By Emma Garside, GKA
April 5, 2017
As with many other areas in our lives, technology has had a seismic impact on both the quantity and quality of information we can now access via patient market research. Thanks to personal technology such as smartwatches, fitness trackers and video cameras, researchers now have more options for data collection than ever before. As opposed to traditional methods, today’s researchers can access targeted patients across the globe, instantly. And thanks to new and constantly improving software, all this data can be collected and analysed right away, empowering businesses to stay ahead of the competition and make informed decisions, fast.
So, if you’ve not considered using personal tech in your patient market research before - or if you’re looking to expand how you use it – read on to discover five important ways technology can revolutionise the information you access.
1. Smart Watches
Tech within smartwatches is becoming more advanced with every new release. So no matter what type or brand your patient has, smartwatches can open the door to unprecedented levels of insightful data. Not only are many of them able to monitor medical data such as heart rate, but they also give patients the option to record audio or video, take photos, communicate directly with researchers and reveal their GPS location. This in turn gives researchers the ability to collect information such as patients’ activities and feelings, remotely and in real time, which can then be used as a basis of a conversation later in the research project.
2. Fitness trackers
Fitness trackers were specifically created to give users direct and instant access to their own medical and fitness-related data - and consequently, they also offer the same opportunity for researchers to dive into the patient’s world. So whether you’re monitoring patients’ blood pressure, sleeping patterns or heart rates, fitness trackers enable researchers to easily track and collect medical data as well as related data such as anxiety levels or how strenuous certain activities are and what improvements could be made to help patients cope.
3. Video cameras
Ten years ago, an ethnography project would have been impossible without several large, expensive and intrusive cameras positioned within a patient’s home. But with the advances in wearable cameras such as Go Pros, participants themselves can become the researcher, providing just as much (if not more) information as a traditional ethnography project by wearing head or body-mounted units that record live video or audio streams for real time analysis. What’s more, because they’ll be delivering data in a way that doesn’t interrupt their daily routine, it’s likely make your mobile ethnography study even more insightful.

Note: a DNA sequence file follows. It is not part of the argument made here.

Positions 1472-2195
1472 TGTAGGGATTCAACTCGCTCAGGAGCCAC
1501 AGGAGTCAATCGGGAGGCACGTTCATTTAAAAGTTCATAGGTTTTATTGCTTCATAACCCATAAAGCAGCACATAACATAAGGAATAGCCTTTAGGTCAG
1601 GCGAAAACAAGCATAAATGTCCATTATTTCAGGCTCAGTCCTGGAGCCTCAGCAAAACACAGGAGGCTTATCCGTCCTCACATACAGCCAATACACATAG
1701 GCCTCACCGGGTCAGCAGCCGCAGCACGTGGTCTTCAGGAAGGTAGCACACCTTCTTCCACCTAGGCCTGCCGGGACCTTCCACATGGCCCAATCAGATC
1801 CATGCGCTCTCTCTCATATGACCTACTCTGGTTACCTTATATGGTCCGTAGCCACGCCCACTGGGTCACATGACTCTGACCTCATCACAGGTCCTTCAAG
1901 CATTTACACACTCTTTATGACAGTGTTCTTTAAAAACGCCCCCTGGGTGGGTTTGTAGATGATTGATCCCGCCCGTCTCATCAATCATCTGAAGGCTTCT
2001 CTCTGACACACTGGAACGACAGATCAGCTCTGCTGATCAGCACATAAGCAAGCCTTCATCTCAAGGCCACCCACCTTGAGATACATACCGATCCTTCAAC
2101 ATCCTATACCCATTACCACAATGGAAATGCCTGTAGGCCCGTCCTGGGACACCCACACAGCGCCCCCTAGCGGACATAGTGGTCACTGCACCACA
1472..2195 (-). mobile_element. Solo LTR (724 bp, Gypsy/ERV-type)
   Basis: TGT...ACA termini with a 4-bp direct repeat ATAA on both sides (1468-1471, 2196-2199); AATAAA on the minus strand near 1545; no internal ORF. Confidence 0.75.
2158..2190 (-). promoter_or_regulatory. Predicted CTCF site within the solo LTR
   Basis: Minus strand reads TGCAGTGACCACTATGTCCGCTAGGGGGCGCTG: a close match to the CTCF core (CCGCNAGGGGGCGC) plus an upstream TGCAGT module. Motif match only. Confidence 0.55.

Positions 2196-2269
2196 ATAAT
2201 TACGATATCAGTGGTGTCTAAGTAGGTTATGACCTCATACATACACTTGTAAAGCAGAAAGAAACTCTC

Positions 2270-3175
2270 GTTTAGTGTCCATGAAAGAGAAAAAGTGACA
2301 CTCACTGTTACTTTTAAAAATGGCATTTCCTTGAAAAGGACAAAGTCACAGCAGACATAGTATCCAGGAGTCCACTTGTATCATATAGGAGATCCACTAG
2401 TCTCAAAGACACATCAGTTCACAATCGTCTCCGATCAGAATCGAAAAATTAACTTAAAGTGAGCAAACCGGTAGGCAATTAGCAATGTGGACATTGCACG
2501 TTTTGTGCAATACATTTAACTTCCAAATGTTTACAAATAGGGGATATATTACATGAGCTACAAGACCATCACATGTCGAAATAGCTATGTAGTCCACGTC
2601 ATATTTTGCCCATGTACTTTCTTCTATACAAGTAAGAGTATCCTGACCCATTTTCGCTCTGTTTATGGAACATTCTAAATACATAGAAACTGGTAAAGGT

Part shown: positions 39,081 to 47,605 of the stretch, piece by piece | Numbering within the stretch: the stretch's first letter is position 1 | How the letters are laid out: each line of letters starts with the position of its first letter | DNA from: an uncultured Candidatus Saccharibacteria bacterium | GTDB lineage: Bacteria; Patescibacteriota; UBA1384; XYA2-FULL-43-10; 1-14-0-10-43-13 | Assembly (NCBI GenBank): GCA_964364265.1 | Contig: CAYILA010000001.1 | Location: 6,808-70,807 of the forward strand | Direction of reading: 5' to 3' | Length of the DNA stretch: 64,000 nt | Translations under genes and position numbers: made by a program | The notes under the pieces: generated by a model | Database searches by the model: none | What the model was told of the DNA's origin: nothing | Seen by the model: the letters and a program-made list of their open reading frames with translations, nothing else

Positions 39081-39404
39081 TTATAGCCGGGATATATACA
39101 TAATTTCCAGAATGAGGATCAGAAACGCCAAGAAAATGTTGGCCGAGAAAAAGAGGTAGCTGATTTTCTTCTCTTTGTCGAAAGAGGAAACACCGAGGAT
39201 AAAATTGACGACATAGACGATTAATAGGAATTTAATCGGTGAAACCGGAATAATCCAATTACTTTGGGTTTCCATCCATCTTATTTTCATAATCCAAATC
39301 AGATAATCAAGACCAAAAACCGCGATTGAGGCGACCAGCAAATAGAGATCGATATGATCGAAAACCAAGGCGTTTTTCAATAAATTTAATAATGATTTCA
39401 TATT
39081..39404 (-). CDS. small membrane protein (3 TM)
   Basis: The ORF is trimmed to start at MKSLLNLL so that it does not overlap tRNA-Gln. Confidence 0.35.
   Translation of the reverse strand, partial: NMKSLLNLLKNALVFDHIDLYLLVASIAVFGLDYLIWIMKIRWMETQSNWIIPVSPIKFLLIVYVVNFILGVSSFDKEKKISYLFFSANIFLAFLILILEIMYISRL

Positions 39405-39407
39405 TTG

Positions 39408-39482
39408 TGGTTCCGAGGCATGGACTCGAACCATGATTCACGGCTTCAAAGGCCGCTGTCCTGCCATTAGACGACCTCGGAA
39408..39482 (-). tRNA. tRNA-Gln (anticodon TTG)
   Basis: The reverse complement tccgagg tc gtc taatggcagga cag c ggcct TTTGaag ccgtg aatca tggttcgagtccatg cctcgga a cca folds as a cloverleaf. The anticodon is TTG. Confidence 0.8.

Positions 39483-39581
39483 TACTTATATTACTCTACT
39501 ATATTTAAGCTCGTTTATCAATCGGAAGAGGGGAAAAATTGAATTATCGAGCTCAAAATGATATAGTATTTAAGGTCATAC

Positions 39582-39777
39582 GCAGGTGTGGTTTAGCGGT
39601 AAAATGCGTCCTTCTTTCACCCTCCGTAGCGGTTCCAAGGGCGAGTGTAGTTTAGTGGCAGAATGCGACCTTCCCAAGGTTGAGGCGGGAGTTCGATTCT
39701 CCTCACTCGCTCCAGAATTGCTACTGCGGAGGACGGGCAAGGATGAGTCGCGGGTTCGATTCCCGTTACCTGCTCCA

4. Market research online community platforms
Private platforms such as market research online communities offer researchers the next best thing to being by a patient’s side. Not only do research communities allow researchers to build relationships with potentially hard to reach patients without any kind of observer influence or bias, but they also act as a support system for the patients, giving them the chance to speak to people dealing with the same challenges as they are – resulting in a thriving, engaged community that delivers unbeatable insights. By asking patients to carry out specific tasks such as blogging about their life and how their condition affects them, recording video diaries explaining how they take their medication or explaining how treatment makes them feel and how their day-to-day lives could be improved, researchers can easily access rich and insightful information. What’s more, all the data is collected in real time, enabling researchers to quickly and simply analyse it to create heat maps and word clouds or export transcripts.
Finally, although advances in neuroscience may be less accessible to participants in their day-to-day lives, they offer researchers huge advantages in the scope and accuracy of data they can obtain. By using advances in fields such as eye or heart rate tracking or facial coding, researchers can unlock how people respond to anything from advertising materials and patient information leaflets to products and packaging designs. What’s more, neuroscience can also look beyond any inaccurate or misleading answers given through fear or embarrassment of giving the ‘wrong’ answer, digging deeper to access the facts needed to develop truly insightful research.
These five points are only just scratching the surface when it comes to technology and patient market research, so if you’d like to know more, download our guide to mobile qual.